J. Hood Wright Park

The Daily Plant : Tuesday, March 2, 2004


Photograph by Spencer T Tucker

Have you ever spent a vacation idling your hours away? Have you ever secretly wished you were back at school (or work, as the case may be)? During New York City’s mid-winter recess, from February 17 to February 20, public school students found themselves with time on their hands. At Parks & Recreation, we did our best to fend off the possibility of boredom and stimulate the diverse interests of our city’s students. Central Recreation organized “Drama Camp” for budding actors, ran the second annual “Art Week for Young Illustrators” in collaboration with the Society of Illustrators, launched an indoor soccer league, and masterminded a brain games tournament.

AfterSchool teachers nominated children from across the city to take part in Parks & Recreation’s drama and illustration clinics. In Drama Camp, led by Nick Garr, founder and director of the Bronx-based City Theatre Project, young thespians learned new songs, dances, and scenes, and performed them for an enthusiastic audience of seniors at Owen Dolen Recreation Center, where the camp was based. One Drama Camp participant, Carla Garcia, wrote in her application, “I like to dance. I like to use my voice. I like to be in front of people. I’m not nervous in front of an audience.” Art Week applicant Eliana from J. Hood Wright wrote, “I like making art because it is like talking about living things around us. I like making art about things I see.” Professional artists from the Society of Illustrators taught students how to draw from a live model using charcoal. After class, the children went to the Society to eat lunch, refuel, and then travel with AfterSchool chaperones to museums around the city.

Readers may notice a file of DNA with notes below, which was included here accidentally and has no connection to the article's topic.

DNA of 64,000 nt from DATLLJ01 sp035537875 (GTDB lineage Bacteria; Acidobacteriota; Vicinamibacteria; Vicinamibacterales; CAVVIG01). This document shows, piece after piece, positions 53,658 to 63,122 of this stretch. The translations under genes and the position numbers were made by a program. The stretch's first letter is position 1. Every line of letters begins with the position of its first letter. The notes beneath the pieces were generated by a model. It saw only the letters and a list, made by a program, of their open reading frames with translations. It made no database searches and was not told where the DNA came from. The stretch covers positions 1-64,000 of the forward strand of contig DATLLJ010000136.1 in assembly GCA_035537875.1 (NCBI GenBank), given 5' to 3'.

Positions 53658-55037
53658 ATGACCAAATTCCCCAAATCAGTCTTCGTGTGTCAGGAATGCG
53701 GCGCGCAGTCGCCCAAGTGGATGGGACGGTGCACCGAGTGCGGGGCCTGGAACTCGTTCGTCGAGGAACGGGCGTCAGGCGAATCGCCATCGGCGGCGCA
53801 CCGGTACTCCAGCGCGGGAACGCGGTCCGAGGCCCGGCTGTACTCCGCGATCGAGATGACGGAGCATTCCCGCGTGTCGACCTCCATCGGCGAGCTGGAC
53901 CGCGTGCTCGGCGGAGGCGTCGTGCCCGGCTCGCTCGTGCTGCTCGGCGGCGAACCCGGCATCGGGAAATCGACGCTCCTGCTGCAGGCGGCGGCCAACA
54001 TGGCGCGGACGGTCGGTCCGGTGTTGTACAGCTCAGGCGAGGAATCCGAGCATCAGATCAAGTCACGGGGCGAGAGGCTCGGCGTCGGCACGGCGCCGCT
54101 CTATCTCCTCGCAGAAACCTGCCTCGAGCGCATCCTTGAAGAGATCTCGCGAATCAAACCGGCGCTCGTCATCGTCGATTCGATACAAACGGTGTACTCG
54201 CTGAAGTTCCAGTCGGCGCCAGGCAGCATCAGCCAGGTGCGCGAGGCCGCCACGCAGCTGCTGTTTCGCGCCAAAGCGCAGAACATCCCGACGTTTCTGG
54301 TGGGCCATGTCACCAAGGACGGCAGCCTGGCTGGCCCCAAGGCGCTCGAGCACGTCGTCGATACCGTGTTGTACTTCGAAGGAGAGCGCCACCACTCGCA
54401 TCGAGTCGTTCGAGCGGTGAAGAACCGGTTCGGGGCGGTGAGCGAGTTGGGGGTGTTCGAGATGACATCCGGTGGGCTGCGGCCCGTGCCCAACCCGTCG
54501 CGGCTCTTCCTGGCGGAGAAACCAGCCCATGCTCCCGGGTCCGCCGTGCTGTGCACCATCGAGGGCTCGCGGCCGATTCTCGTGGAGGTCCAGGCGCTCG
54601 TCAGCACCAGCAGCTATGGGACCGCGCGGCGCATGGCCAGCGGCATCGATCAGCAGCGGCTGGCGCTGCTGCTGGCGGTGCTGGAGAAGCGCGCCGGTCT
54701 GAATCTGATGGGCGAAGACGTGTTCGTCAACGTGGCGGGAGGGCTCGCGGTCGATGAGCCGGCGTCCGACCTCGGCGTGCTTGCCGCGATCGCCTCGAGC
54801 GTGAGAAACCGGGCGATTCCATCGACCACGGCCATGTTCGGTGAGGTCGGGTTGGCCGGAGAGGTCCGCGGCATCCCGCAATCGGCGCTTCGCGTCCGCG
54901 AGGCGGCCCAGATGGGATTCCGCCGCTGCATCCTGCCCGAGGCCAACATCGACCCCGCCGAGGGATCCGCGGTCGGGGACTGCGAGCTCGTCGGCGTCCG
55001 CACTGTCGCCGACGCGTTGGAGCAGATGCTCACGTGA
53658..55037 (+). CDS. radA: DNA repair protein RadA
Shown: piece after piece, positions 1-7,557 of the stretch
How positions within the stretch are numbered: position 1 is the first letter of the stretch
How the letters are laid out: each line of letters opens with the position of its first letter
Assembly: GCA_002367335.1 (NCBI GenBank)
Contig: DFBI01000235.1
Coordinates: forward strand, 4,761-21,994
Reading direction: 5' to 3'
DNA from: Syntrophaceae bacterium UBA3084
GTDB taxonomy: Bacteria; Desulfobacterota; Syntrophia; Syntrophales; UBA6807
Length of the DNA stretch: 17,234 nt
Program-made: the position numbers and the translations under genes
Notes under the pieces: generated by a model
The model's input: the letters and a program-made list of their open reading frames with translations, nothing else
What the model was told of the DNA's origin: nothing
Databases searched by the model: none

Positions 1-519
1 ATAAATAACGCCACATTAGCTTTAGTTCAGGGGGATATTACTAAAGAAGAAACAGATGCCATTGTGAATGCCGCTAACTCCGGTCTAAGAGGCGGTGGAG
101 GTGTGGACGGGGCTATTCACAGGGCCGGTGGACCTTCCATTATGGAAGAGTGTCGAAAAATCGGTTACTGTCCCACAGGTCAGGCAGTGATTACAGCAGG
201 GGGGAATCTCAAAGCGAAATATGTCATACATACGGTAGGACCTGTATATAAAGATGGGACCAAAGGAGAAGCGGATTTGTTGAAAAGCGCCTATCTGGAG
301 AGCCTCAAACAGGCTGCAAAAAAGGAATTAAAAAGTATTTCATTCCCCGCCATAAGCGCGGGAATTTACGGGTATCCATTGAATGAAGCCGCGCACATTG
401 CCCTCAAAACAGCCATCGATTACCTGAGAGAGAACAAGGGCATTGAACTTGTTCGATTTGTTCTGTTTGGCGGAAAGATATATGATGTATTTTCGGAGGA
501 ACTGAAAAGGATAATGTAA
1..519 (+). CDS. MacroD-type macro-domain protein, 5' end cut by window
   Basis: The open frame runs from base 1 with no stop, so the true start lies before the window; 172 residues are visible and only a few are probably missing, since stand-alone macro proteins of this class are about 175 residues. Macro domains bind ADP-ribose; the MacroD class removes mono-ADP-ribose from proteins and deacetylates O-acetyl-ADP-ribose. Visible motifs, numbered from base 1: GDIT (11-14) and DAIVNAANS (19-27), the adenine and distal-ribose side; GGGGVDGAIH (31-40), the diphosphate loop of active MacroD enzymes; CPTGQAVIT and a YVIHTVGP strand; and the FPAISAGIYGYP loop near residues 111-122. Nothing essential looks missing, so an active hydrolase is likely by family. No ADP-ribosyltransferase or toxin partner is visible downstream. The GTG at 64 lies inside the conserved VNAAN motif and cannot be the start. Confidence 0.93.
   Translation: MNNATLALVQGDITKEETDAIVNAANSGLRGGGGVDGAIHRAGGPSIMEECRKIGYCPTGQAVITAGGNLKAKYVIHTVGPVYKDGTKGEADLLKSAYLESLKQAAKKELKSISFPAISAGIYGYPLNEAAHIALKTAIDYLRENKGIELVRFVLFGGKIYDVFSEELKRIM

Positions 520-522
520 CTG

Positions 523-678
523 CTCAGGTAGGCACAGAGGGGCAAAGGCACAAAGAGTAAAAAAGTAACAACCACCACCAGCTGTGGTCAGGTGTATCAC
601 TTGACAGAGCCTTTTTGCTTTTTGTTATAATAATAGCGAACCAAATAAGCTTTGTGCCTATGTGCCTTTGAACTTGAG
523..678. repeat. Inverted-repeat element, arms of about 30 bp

While visual and dramatic artists developed their creative talents, Queens Recreation’s indoor soccer teams competed at Roy Wilkins Family Center as part of the Emigrant Savings Bank’s Indoor Soccer League. The competitions will culminate in a championship on April 24. Children, staff, and spectators wait with baited breath to see who will be this year’s winner. Right now, it’s anyone’s game.

Meanwhile, a different sort of competition was brewing at the George Cromwell Recreation Center in Staten Island. On February 20, from 10:00 a.m. to 12:00 p.m., there was a palpable racing of minds as youth from four boroughs challenged themselves and each other in games of Boggle, Checkers, Chess, Connect Four, and Mancala. In addition to flexing their cranial muscles, participants exercised their creativity, creating stickers and flipbooks on computers. The brain games tournaments were followed by a trivia finale with categories such as African-American History, Entertainment, Literature, Math, Nature, and Sports. The boroughs were represented by teams of five, with Staten Island emerging as top seed, and Brooklyn a close second. Two-time Boggle winner Michelle Roach said of the tournament, “It was fun,” and she described the trivia contest as exciting.”


“There is a time for some things, and a time for all things; a time for great things, and a time for small things.”

Don Quixote, Miguel de Cervantes Saavedra (1547–1616)

Directions to J. Hood Wright Park

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